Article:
A neo-Nazi couple who posed in Ku Klux Klan robes and named their baby after Adolf Hitler have been jailed.
Adam Thomas and Claudia Patatas were found guilty of being members of the extreme right-wing organisation National Action, which was banned in 2016.
Thomas, 22, was today handed a six-and-a-half-year sentence at Birmingham Crown Court, while Patatas, 38, got a five-year jail term.
Adam Thomas and Claudia Patatas have been jailed for belonging to National Action
The couple adorned their home near Banbury, Oxfordshire, with Nazi and Ku Klux Klan flags
Judge Melbourne Inman QC, sentencing Patatas, said: ‘You were equally as extreme as Thomas both in your views and actions.
‘You acted together in all you thought, said and did, in the naming of your son and the disturbing photographs of your child, surrounded by symbols of Nazism and the Ku Klux Klan.’
The couple both wept and held hands in the dock as they were sentenced, while Thomas repeatedly shook his head.
Both had been involved in what the judge called the ‘desecration’ of civic memorials with National Action stickers, including one in Leamington Spa, Warwickshire.
The judge said: ‘You went there, defacing a memorial for those who died in the war protecting this country from the Nazis.’
He told Thomas: ‘Your home with Patatas was a veritable shrine to extreme racism.
‘You and she gave your child the middle name Adolf and you were photographed on a number of occasions with the child, with you in KKK garb.’
He told Thomas, the only defendant to give evidence at trial, that his views had been ‘so extreme’ his only recourse had been to claim to jurors he had ‘deliberately exaggerated, to shock’.
‘That was rightly rejected by the jury,’ the judge said.
Four other members of the neo-Nazi group were jailed including Daniel Bogunovic (left) and Joel Wilmore (right)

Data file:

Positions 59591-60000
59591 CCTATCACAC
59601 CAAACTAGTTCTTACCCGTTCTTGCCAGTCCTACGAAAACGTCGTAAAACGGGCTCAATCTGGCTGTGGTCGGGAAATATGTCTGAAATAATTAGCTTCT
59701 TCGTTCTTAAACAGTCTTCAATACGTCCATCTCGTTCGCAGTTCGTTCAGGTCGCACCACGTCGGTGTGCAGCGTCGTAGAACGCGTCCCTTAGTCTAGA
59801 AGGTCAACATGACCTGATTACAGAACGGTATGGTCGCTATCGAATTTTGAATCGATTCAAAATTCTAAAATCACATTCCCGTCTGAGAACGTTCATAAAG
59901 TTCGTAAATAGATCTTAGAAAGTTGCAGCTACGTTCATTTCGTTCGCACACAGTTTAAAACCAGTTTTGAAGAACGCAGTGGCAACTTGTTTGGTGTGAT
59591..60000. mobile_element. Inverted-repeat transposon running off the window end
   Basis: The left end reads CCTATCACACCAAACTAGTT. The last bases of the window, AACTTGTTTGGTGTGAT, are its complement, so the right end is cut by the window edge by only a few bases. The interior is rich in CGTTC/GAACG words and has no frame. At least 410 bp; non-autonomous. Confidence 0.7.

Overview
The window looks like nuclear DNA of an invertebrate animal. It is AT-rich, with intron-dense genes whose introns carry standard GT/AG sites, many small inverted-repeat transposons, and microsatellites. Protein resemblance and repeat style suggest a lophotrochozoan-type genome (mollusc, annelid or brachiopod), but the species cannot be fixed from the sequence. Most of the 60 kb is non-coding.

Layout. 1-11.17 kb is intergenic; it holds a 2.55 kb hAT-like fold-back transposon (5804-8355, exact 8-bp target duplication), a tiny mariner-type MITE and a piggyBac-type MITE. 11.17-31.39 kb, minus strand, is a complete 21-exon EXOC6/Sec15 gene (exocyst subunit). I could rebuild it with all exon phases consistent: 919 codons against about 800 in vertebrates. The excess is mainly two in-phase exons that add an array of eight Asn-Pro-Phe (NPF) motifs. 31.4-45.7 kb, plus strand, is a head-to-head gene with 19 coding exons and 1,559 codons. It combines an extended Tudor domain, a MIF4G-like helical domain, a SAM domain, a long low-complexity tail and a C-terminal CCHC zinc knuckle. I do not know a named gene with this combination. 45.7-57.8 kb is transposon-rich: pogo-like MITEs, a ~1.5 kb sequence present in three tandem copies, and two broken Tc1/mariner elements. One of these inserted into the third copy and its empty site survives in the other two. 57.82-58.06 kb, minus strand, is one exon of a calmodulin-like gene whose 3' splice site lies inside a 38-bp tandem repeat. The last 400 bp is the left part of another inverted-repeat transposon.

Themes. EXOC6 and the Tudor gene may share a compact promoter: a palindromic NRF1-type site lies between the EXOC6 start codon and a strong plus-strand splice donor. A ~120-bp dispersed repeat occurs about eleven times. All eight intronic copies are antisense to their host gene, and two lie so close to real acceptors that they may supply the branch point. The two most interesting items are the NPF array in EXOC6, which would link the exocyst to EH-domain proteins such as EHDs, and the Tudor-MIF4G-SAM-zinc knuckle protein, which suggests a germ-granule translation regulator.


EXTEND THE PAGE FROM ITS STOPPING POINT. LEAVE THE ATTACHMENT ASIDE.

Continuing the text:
Darren Fletcher (left) and Nathan Pryke (right) were both handed five-year jail terms
Turning to Patatas, Judge Inman QC, said: ‘I have seen no shred of remorse.’
He told her: ‘On one occasion, you and Thomas said, if required, you each would be willing to murder a mixed-race child.
‘These are not idle words. The vile regime you and Thomas worship, and which you wish to impose on this country, did – and would do – exactly that.
Taking account of her one-year-old child, the judge said: ‘As an act of mercy, I reduce your sentence from six to five years.’
Also jailed were Daniel Bogunovic, 27, of Leicester, Darren Fletcher, 28, of Wolverhampton, Joel Wilmore, 24, of Stockport, and Nathan Pryke, 27, of Cambridge.
The court heard Fletcher recorded a sick video showing him teaching his toddler daughter how to do a Nazi salute.
He also pleaded guilty to five breaches of a criminal anti-social behaviour order and was sentenced to a total of five years in prison.
Thomas was pictured with his baby while wearing KKK robes. A banner also hung in their home
The court heard Bogunvic belonged to the ‘Inner’ group on the encrypted chat platform Telegram. He was jailed for six years and four months.
Wilmore was sentenced to five years and 10 months behind bars, while Pryke was handed five years and five months.
Judge Melbourne Inman QC said: ‘National Action is a terrorist organisation.
‘It’s aims and objectives are the overthrow of democracy in this country by serious violence and murder, and the imposition of a Nazi-style state which would eradicate whole sections of society by violence and murder.’
A jury at Birmingham Crown Court heard Thomas and Patatas gave their child the middle name ‘Adolf’ and had Swastika scatter cushions in their home.